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Jason Ringenberg - Interview

  by John Clarkson

published: 16 / 4 / 2007

Jason Ringenberg - Interview


The former frontman with cowpunk pioneers Jason and the Scorchers, Jason Ringenberg currently runs both a solo career and also one for one children under the moniker of Farmer Jason, He speaks to John Clarkson about trhe Scorchers, his non-stop touring schedule and his present work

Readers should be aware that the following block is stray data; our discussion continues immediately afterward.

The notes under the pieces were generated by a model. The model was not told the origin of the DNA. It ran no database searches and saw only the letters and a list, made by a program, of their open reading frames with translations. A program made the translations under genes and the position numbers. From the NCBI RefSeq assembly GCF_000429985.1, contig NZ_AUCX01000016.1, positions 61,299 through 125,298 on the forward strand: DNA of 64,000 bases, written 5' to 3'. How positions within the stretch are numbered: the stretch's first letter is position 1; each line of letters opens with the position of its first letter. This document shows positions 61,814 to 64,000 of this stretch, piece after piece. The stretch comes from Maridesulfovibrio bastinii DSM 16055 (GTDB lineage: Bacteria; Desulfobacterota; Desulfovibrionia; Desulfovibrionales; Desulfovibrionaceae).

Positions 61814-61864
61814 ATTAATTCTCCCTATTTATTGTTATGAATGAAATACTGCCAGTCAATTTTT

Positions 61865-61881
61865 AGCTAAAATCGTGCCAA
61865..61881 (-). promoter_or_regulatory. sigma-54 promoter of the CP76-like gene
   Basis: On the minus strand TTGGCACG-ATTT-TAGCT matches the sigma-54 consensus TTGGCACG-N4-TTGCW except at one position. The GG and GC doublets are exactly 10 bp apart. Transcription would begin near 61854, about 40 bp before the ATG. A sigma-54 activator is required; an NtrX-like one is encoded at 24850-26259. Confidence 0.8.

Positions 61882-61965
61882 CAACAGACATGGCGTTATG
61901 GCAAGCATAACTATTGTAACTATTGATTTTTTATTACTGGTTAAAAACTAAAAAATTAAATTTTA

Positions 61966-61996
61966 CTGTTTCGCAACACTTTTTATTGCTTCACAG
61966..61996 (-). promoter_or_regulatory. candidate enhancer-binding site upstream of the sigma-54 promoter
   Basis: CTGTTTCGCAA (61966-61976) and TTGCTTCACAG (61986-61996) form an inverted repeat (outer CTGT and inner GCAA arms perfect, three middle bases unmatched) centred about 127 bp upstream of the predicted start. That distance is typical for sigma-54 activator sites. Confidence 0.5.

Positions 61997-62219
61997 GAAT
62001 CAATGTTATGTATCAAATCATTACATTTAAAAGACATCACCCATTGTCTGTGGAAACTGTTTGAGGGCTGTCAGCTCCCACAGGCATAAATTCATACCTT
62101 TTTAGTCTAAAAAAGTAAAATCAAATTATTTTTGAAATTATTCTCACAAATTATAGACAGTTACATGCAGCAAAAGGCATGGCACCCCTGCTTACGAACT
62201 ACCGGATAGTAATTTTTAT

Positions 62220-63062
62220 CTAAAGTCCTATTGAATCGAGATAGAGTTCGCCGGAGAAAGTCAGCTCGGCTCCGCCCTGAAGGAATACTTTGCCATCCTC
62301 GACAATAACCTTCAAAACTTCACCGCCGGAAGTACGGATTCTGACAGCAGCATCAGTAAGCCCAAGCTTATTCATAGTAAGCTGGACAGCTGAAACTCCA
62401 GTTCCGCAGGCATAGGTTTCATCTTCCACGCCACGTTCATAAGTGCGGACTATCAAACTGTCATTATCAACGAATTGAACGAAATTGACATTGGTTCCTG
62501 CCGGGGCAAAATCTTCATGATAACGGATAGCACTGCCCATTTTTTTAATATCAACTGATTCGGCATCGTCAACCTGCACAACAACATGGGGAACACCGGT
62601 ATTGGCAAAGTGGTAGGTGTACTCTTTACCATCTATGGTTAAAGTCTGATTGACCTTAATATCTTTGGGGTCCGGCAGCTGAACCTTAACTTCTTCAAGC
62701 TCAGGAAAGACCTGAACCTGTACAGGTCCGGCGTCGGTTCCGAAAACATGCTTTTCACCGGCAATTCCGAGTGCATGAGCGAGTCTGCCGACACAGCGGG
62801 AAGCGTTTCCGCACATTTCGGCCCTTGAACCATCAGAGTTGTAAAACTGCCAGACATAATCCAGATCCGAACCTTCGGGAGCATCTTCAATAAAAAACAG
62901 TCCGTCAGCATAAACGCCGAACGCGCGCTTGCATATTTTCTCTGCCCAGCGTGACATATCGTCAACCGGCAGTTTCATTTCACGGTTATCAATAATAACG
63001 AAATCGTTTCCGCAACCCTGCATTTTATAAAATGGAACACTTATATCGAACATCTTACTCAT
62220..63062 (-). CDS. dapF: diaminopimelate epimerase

Jason Ringenberg has a temperature of 104°. The 48 year old former leader of the groundbreaking Nashville group Jason and the Scorchers is in the midst of a 10 day British tour, and has somewhere in its early stages picked up a raging, vicious bout of flu. Ringenberg has over the decades garnered a reputation for fieriness in both his eviscerating live performances with the Scorchers and as a solo act, and across a set of blistering studio albums. With several days left yet of afternoons playing children’s shows as Farmer Jason and then evenings to adults under his own name, he is showing a similar grittiness to being ill. He has never in 30 years as a performer cancelled a show and he has no intention of starting now. As Pennyblackmusic will discover, he is determined to get around feeling lousy by simply bypassing it. Massively influential, Jason and the Nashville Scorchers, as they were initially known, were the original pioneers of the cowpunk movement, and the first group to fuse together punk and country. The Nashville Scorchers, which, as well as Ringenberg (lead vocals and guitar), also consisted of Warner Hodges (lead guitar), Jeff Johnson (bass) and Perry Baggs (drums), and released their debut single, ‘Restless Country Soul’ on their own Praxis Recordings in 1982. They followed this with another Praxis release, a six song mini album, ‘Fervor’, in 1983, which attracted the praise of various critics and also eventually several labels, including EMI, who signed the group the following year. With the band changing its name to Jason and the Scorchers, ‘Fervor’ was re-released again later that year in an expanded edition to modest sales but massive critical acclaim, and paved the way for other bands as diverse as the Long Ryders, the Meat Puppets, Uncle Tupelo, Social Distortion and Wilco, whom all would also go on to similarly merge punk with country. The Scorchers released three other albums in the 80’s, ‘Lost and Found’ (1986), ‘Still Standing’ (1988), and, after they were dropped by EMI, ‘Thunder and Lightning’(1989) on A & M. As the decade progressed, they, however, began to move further and further away from their country roots. ‘Thunder and Lightning’ in particular had a strong metal influence, and there was a brief stage in which the Scorchers wore make up on stage. With Perry Baggs having being diagnosed as suffering from diabetes, the Scorchers, after years of hard touring and having too now lost their A & M deal, broke up in 1990. Ringenberg released a solo album, ‘One Foot in the Honky Tonk’(Capitol) in 1992, before the Scorchers then started up again in the mid 90’s. They would go on to release on Mammoth Records another two studio albums, ‘A Blazing Grace’ (1995) and ‘Clear Impetus Morning’ (1996), both of which had a strong country element, as well as a live album, ‘Midnight Roads and Stages Seen’ (1998). With the Scorchers having fallen into hiatus again at the end of the 90’s, Ringenberg has since then focused on his solo career. In between bouts of regular touring, he has recorded on his own Courageous Chicken Music label two further solo albums, ‘A Pocketful of Soul’ (2000) and ‘Empire Builders’ (2004), and also ‘All Over Creation’(2002), a collection of duets which found him collaborating with other acts including Hammell on Trial, Kristi Rose, Steve Earle, Todd Snider, the Wildhearts and Lambchop. In what has been commercially the most successful venture of his long career, he has also created a children’s character, Farmer Jason, with whom he also tours regularly. Ringenberg’s “twin brother” released his debut album, ‘A Day at the Farm with Farmer Jason’ in 2003. A second Farmer Jason album entitled ‘Rockin’ in the Forest with Farmer Jason’ is due out as a joint release between Courageous Chicken Music and Laughing Outlaw in May. In conversation with Pennyblackmusic in a pre-arranged phone interview, Ringenberg is good-humoured, thoughtful and funny, and courteously appreciative of our time. It is only when he bursts into a sputtering fit of harsh coughing a few minutes into the interview that he admits that he has not been well the last few days. His unfussy intent to carry on against the odds is such that it is later still in the week, when I am in touch with his PR in a follow-up e-mail, that I find out how sick he has really been. As he talks to us about his years with the Scorchers, his solo career since then, Farmer Jason and his almost non-stop schedule of his touring, Jason Ringenberg even in illness shows the same unwavering determination and dedication that throughout his musical career that he has always done. PB : You were brought up in Illinois. Your first band, which you formed when you were still there, was a group called Shakespeare's Riot. Who were they ? JR : We were a college band. We recorded a few demo tapes, but we never got out of southern Illinois. We had a lot of fun though. That's for sure. PB : You then moved to Nashville in the early 80's. Was that with the intention of forming a band or did you move to Nashville for work reasons ? JR : I came to Nashville with the expressive purpose of becoming a star (Laughs). That was it. That was my sole purpose. PB : That was very ambitious for someone who was only in his early 20's at the time. JR : Yeah, those were ambitious times. When you're that age you don't really see any barriers, and I sure didn't. I was gung ho and ready to go. PB : The Scorchers were the first band to merge country and punk. You grew up listening to musicians such as Hank Williams and Gram Parsons. At what stage did you first get into punk ? JR : My little brother was pretty much into punk from the get go and I got into it through him. That would have been probably about '79 or '80. PB : How long after that did you form the Scorchers ? JR : I came to Nashville in July '81, July 4th actually, and we started the band off right away. I was in the right place at the right time, and I put together with some other guys an early line-up of Jason and the Nashville Scorchers. They weren't the same guys that became the band, but through that group Warner and Perry and Jeff saw me. They then got on board. PB : Did Warner, Perry and Jeff come from a country or a punk background ? JR : They came from a punk background, but they also understood country music. Warner, for example, had played music with his parents a lot, who were country musicians, and they had had a little country band together. Perry had pretty deep roots in country and gospel music, and Jeff understood country music in the way that Keith Richard understood country music. When I met them, those guys were rockers though. They wanted nothing to do with country music. They wanted to rock. I was no George Straight. I was a rocker too, but the sort of extreme rock 'n' roll where those guys were coming from created a chemistry. PB : The Scorchers recorded their first EP, 'Reckless Country Soul', 10 days after they played their first gig and then released it a fortnight later on their own Praxis Recordings. That was very fast. Was that remarkable at the time or was that just the way things were in Nashville in those days ? JR : I wouldn't say it was the way things were in Nashville, but it was the way things were in the new wave/alternative rock scene of the south. If you had a band, you could get a 7" out pretty quick. Our manager, the fifth Scorcher, Jack Emerson, thought that it was important to document that the band was the first group to do this sort of thing. He, therefore, thought we should get a record out. PB : I would imagine that the Scorchers in those early days were the sort of band that people loved and hated in equal measure, and which nobody who heard them was apathetic about. JR : Now a band like us would come out and it wouldn't make that big a difference, but in those days what we were doing was really radical and folks got pretty radical about how they felt about the band. There was no question about that. PB : Did you have a really fanatical following then from the outset ? JR : From the immediate get go we had a totally fanatical following. People would put us up in their houses and cook us dinner and paint flyers for us and take care of us. In those days we used to ride around in an old 1969 car, which was broken down just about most of the time, but people would help us out there too. There was an army of guardian angels around us (Laughs). We never missed a show. We always made our gigs and we built up these little followings in all these little towns across the south and mid West. PB : You had an especially good relationship with REM during those early years, didn’t you ? JR : I haven't had much to do with them for the last twenty years or so, but in the early days we played the same rooms and we did shows all together the time. They gave us a lot of support and we helped them out too in the early days. We would stay in their houses and vice versa. They are a wonderful bunch of people and very unselfish. PB : And finally you signed to EMI in 1984. How did that come about ? JR : We started making some noise. We put out the 'Fervor' EP and that got reviewed in 'Rolling Stone'. We started getting a little airplay here and there and showing up on critics' lists for best records for '83. We made a trip out to Los Angeles, and by the time we got to Los Angeles all the record companies were chasing us. PB : You dropped the name of the Nashville Scorchers shortly afterwards. Was that something which EMI put you up to do ? JR : Absolutely. We would never have done that on our own. Looking back on it now it was a huge mistake, but it didn't seem that way at the time. It was though. It really infuriated a lot of our fans. PB : It seemed that the Scorchers had lost their way by the time of the 'Thunder and Fire' album and their original split. Is that something you would agree with ? JR : Absolutely ! I think we began to lose our way before then at the time of ‘Still Standing’ in '86. '86, '87, '88 and '89 were the years in which we did those two records and toured them. The band had essentially lost all connection to what we had started out as being. The music business line on the band was that, if we were to get rid of our roots, and our country side, then we would become more commercial. It was the exact opposite though. We ended up losing our soul and also selling less records. That definitely contributed to the decline of the band. Then Perry Baggs got sick and we lost our deal. All those things combined to throw the band into its first break-up. PB : You weren't really apart that long though ? JR : It was about three years. PB : How did you get back together again ? JR : Jeff, our bass player, was the one who did it. He started calling us and bugging us until we decided to go back and do a few reunion shows and it grew from there. We had a pretty good run in the 90’s. I think we made pretty good music during that second period. PB : Why did the band split up again at the end of the 90's ? JR : We never officially split. We are still nominally together. Jeff left again. He got tired of the music business. It wasn't anything personal. We were able to replace Jeff and things were okay, not great, but okay after that, but then Perry started to get sicker and sicker and he couldn't do it anymore and that was the blow we never have really come to terms with. We have done a few shows here and there, but without Perry there really is no band. But we have never really admitted that officially. PB : You went solo in 1999. Your albums have featured other musicians but you tour by yourself. Why do you play without a band ? Is it just a cost effective thing ? JR : Economics is certainly a part of it, but even more so I needed to do something as different as possible from Jason and the Scorchers. There is no way I could go out with a band and not be compared to Jason and the Scorchers, so I started out as a singer-songwriter, but really hit it with a lot of energy, so that on stage I was this lunatic, crazy solo guy rock 'n' rolling on guitar. I thought that maybe that would work, and I have done pretty well with it. I am pretty happy with the way things are now. PB : Did it feel odd at first going out alone ? JR : It did. I really missed the energy of the band, but now I am totally happy. I have a lot of fun doing it. PB : Jason and the Scorchers records are pretty hard to get a hold of. The majority are now unavailable. How would you recommend to newer fans or people wanting to perhaps upgrade from record to CD that they get a hold of them ? JR : That's really sad. Over the years we have tried to get reissues out, but it has just never been happened. The sales level is just too small for a label like Capitol or Polygram which owns the rights to the records to do it, so they just don't bother. It is nothing personal. You can sometimes find our albums on Amazon and places like that, but they are used CDs. I also have some Scorchers records for sale through my website at www.jasonringenberg.com which I have had around for a long while. PB : Your records seem to have got more political, or at least your grown-up albums have, in recent times. Is that just a reflection on a man getting older ? You've got beyond singing about cars and girls. JR : That is part of it, but it is more than that. I have never really been all that political a person. Politicians are politicians to me. I accept them for what they are and what they are not, but I couldn’t look at what has happened in the States during the last eight years or so, and not say something about it because it is just staggering to me the monumental stupidity of these people and what they are putting our country through. I just had to talk about it because it is just heartbreaking for me to watch the mistakes these people have made, and to see their arrogance and stupidity. It is unbelievable to me that these people have done the things that they have done. PB : You play a massive amount of shows each year You have played 300 shows in the last eighteen months alone. Is touring something you ever tire of ? JR : I play a lot. I have got a family to take care of, and I need to play to support them, but beyond that I am a performer. More than a recording artist, I am a performing artist, so if I get off for a couple of weeks I start feeling kind of weird (Laughs). I feel I have got to get back to doing what I am supposed to be doing. Even if I had made a bunch of money from records sales alone I would probably still tour because I just love it so much. I think that it is really cool, although possibly I wouldn’t do quite so many shows. PB : Why did you decide to adopt the Farmer Jason persona? JR : That's been the big story lately. It's been unbelievably cool. I put together this extension of myself four years ago just for fun. My two little daughters were really young and listening to kids' music and I thought it would be really cool to do a little record for them, so they could sit and listen to Daddy as I am out on the road so much. It has just grown since then. In the States I am definitely doing way more business as Farmer Jason. PB : One of the things you have been doing is Farmer Jason and kids' shows in the afternoons when you play a town and then Jason Ringenberg shows at night. Do you find it easy slipping in and out from being Farmer Jason to Jason Ringenberg rock star? JR : Yeah, that's no problem at all. The only time I have a problem with that is when promoters want me to do both of them at the same show. That is harder to do, but I am able to step into the character of both of them very easily now. I often now close a Jason Ringenberg set with a Farmer Jason song. 'The Tractor Goes Chug Chug Chug' and 'Punk Rock Skunk' both destroy audiences. They love it. PB : One of the aims of the character as well as entertaining children is to educate them with thoughts about nature, ecology and the environment. You were brought up on a hog farm in Illinois and now live on another farm near Nashville. Does your interest in nature stem from that ? JR : I suppose so. I have always loved nature. I always did. I enjoy farm life as much as I love actual farming because it puts you in this place where you are very close to nature. You would find me a lot when I was a boy outside walking, farming, fishing, hunting, canoeing and camping, and enjoying nature in every way possible. It has been just fantastic to make a record that talks admittingly in a goofy way about things I enjoyed doing when I was a child. PB : Last few questions ! Jason and the Scorchers are about to reform for a one off gig in Nashville in June. Why have you decided to do that ?. JR : It is a benefit gig for Perry Baggs. Things have really worsened for Perry in the last six months, and he's been in the hospital almost non-stop for the last three months. He has had kidney failure and various other problems. We hoped that maybe he would even play for us on the night, but it is not looking like now like that is going to happen. He is going to be there though, and will maybe sing with us. It doesn't look like the band, however, will ever get back together for real. PB : You've also recently recorded a track for a Clash tribute album, ‘The Sandinista Project’, which features covers of all the songs from the ‘Sandinista’ album, and which is coming out on 00.02:59 Records. Which song have you contributed to that ? JR : It’s ‘Ivan Meets GI Joe’. Jimmy Guterman, who runs that label, is a friend of mine and asked me to contribute a track. All my life I have taken country songs and turned them into rock 'n' roll songs. It was really fun to take a rock song and make it into a country song, which is what we did here. We did it as a male/female duet, and I had this great singer, Kristi Rose, do the female part. It was just wonderful. PB : At the moment you're touring Britain. You’re also doing the Jason and the Scorchers gig. What other plans do you have for the immediate future ? JR : I am going to be working at playing live a lot and as much as possible. We’re also developing some TV ideas with regard to Farmer Jason and we'll start pitching them around all the major power people to see if we can get someone interested in putting them on TV. That's the next creative process we're going to do, but beyond that I'm touring a lot and playing a lot of shows this summer. PB : Will you bring out another Jason Ringenberg album soon? JR : I am going to be doing a 'Best of Jason' double CD of my solo work, and Laughing Outlaw is going to be putting that in the UK and Australia. That is going to be out this Fall. PB : Things sound then like they are really busy. JR : Yes, but that is how I want it though. That is for sure. PB : Thank you very much for your time. It's been a pleasure talking to you.